Hockey: Inconsistency a sticking point

By Kris Shannon

Black Sticks Nick Wilson contests possession with Germany's Nicolas Jacobi. Photo / Photosport
Black Sticks Nick Wilson contests possession with Germany's Nicolas Jacobi. Photo / Photosport

A 6-4 loss to Germany yesterday consigned the New Zealand men's hockey team to the minor placings at the Champions Trophy - the second straight tournament in which they have underwhelmed.

The Black Sticks will meet England this morning in a bid to avoid last place which, in the eight-team tournament, would at least be an improvement on the ninth they managed at the Olympics.

The consecutive disappointments can hardly be bundled together, considering the turnover in players and coach since London, but the lowly finishes are a far cry from their fourth place at last year's Champions Trophy in Auckland. That result, New Zealand's best at a Champions Trophy, was followed by success in the Sultan Azlan Shah Cup, an invitational event in which the Black Sticks emerged triumphant from a field containing five of the world's top 10 teams.

So why, with the side in perhaps their best shape since winning gold at the 1976 Olympics, did the Black Sticks disappoint at this year's Games and follow that up by failing to make waves this week in Melbourne? Why have New Zealand been so inconsistent at major tournaments, with notable results almost always followed by apparent regression?

"It's a little bit of a worry, to be honest," said Ramesh Patel, a gold-medallist in Montreal who in 2010 ended 22 years of involvement at Hockey New Zealand. "They've got some good players who do well at a lot of the tournaments - the promise is there - and then they don't quite deliver."

Patel was keen to see context applied to this week's results. Coach Colin Batch, appointed two weeks before the tournament, even selected a player, Kane Russell, whom he was yet to meet. But of more concern was the let-down in London.

"There's no doubt, you have to question why they don't quite put it together and then at other tournaments they do."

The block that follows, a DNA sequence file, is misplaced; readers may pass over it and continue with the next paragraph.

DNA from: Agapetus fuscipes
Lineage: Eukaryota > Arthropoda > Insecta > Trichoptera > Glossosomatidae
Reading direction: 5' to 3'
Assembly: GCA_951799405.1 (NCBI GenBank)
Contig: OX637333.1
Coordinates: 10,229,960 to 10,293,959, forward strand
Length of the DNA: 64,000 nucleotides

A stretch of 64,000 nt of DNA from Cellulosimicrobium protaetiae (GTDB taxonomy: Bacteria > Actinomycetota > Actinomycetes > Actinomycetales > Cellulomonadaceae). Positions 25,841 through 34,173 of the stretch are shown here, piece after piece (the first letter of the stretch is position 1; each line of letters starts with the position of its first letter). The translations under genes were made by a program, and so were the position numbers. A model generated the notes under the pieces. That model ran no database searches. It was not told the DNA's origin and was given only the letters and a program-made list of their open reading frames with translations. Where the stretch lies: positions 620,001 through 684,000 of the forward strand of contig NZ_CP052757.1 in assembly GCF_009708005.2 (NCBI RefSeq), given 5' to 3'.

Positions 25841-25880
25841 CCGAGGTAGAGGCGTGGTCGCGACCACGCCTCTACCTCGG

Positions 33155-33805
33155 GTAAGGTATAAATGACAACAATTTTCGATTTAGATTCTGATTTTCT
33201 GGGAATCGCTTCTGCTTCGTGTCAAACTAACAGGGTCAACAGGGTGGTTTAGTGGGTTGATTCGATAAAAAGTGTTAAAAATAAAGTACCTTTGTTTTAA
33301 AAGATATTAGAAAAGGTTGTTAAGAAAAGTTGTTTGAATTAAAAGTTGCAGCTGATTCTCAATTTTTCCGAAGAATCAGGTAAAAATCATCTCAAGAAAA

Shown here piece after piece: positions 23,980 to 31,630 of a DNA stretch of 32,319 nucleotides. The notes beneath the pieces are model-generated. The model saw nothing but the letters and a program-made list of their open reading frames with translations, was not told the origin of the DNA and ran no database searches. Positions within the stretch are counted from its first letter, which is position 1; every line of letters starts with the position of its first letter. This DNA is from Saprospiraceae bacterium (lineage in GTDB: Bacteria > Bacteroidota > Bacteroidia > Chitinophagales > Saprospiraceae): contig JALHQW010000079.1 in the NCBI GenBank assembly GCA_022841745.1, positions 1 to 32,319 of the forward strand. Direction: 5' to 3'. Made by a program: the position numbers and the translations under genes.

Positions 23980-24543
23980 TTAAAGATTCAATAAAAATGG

Veteran goalkeeper Kyle Pontifex, who, awaiting the birth of his first child, was one of a number of senior players from the Olympic side to make themselves unavailable for the Champions Trophy, admitted inconsistency has been the bane of his time in the national team.

"It has been a frustration of mine over the last couple of years," he said. "We had a great couple of years leading up to the Olympics but then we didn't perform to our potential. [Inconsistency] is certainly a disappointing aspect of the campaign we've had together."

The Olympic disappointment, Pontifex said, was down to a number of factors, not least the current quality of men's international hockey. He hoped with Batch at the helm "a few little things" would be ironed out of New Zealand's game and consistent performances would beget consistent results.

Pontifex thought one of the main areas for amendment was in defence, particularly in the transitional moments after an attack breaks down.

"We tended to get caught on the counter-attack quite often through the Olympics, and it looks a bit like that at the Champions Trophy. Handling those counter-attacks is a key part to winning and shoring up the defence. If you go through to tournament and concede the least number of goals you're giving yourself a very good chance of winning that tournament."


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